C RED BLUE J is an experimental documentary feature that illustrates the complications of division during the 2004 Presidential election as it is manifested in one family. Director Chris Sollars, an artist living and working in San Francisco sets out to try and bridge the political gaps in his own family between a younger sister who works for the Bush Administration, a Born Again Christian father, and Lesbian mother. C RED BLUE J is pieced together through an archive of family super-8 films, photos, interviews, and art videos. The story personalizes the political division of the 2004 Presidential campaign as the Gay Marriage Vote is tactically used to split the Nation’s vote and the director’s family. C RED BLUE J puts a face to the name of the opposition and reconstructs the lack of communication within a family and the nation.

Featuring music by John Dwyer (Coachwhips), Hisham Bharoocha (Soft Circle), and Fuckwolf

"Christopher Sollars wants to figure out why his family is so politically divided—he’s an arty San Francisco liberal and his mom’s a lesbian, while his dad’s a born-again Christian and his sister is a Dubya cheerleader working for the Department of Energy. Using home movies, photos, interviews with his family, old political ads, and footage from the 2004 election, Sollars assembles a collage film that attempts to locate connections between American political scandals and his family’s dysfunction. (His parents’ divorce, for instance, is discussed amid footage of Iran-Contra.) Mondale ads didn’t accomplish anything in 1984; what makes Sollars think they’ll work any better now?" (Mark Athitakis)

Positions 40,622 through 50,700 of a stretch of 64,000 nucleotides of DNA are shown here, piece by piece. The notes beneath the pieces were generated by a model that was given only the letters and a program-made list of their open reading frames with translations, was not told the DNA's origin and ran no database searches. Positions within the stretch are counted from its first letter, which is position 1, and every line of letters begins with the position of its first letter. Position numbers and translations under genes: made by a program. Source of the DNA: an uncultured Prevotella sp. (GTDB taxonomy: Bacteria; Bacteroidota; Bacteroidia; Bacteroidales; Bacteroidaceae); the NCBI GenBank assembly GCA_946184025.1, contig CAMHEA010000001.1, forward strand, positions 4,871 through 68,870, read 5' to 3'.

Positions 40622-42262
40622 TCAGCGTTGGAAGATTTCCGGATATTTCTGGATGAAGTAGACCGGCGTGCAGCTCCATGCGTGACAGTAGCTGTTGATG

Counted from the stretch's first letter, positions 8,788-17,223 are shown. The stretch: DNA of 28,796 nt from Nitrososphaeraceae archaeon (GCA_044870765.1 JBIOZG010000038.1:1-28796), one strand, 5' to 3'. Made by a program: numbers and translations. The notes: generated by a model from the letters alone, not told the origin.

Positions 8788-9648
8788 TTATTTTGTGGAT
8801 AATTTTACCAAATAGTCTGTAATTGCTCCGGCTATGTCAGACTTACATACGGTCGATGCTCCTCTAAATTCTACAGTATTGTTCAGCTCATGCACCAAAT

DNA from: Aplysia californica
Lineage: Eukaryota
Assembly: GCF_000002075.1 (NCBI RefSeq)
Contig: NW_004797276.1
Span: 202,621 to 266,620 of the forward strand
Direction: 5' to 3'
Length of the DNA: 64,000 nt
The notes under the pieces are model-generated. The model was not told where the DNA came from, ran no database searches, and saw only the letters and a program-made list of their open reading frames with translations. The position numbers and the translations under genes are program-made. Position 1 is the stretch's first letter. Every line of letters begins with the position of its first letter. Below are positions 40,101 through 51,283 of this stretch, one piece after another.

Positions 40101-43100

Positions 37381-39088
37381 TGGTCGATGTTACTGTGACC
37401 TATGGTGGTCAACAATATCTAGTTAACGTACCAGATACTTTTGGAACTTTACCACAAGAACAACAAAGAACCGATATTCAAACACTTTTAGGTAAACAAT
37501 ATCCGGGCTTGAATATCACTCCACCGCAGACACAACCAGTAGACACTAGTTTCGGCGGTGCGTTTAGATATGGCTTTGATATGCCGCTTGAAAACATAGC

Nick Hallett is a musician and curator interested in the intersection of music and multimedia. He has programmed at The Kitchen, Netmage, Aurora Picture Show, All Tomorrow's Parties, Artists's Television Access, Pacific Film Archive, Ocularis, Monkey Town, Issue Project Room, New York Underground Film Festival, Chicago Filmmakers, Chicago Underground Film Festival, Mass Art Film Society, and Secret Project Robot among others. His music series, Darmstadt, hosted with Zach Layton, was included in the New York Times's "Best of New Music 2007." He originated the band Plantains, which from 2000 to 2003 performed as a live multimedia outfit, incorporating electronic music and video. Nick enjoys singing music of several varieties, namely experimental contemporary art song of his and other's doing, and has appeared recently at The Kitchen and Joe's Pub.

Monday, October 13 at 8pm
Monkey Town
58 N 3rd St.
Brooklyn, New York 11211
tickets $8 to $20 sliding scale benefit for Planned Parenthood Action Fund of Minnesota and the Dakotas
L to Bedford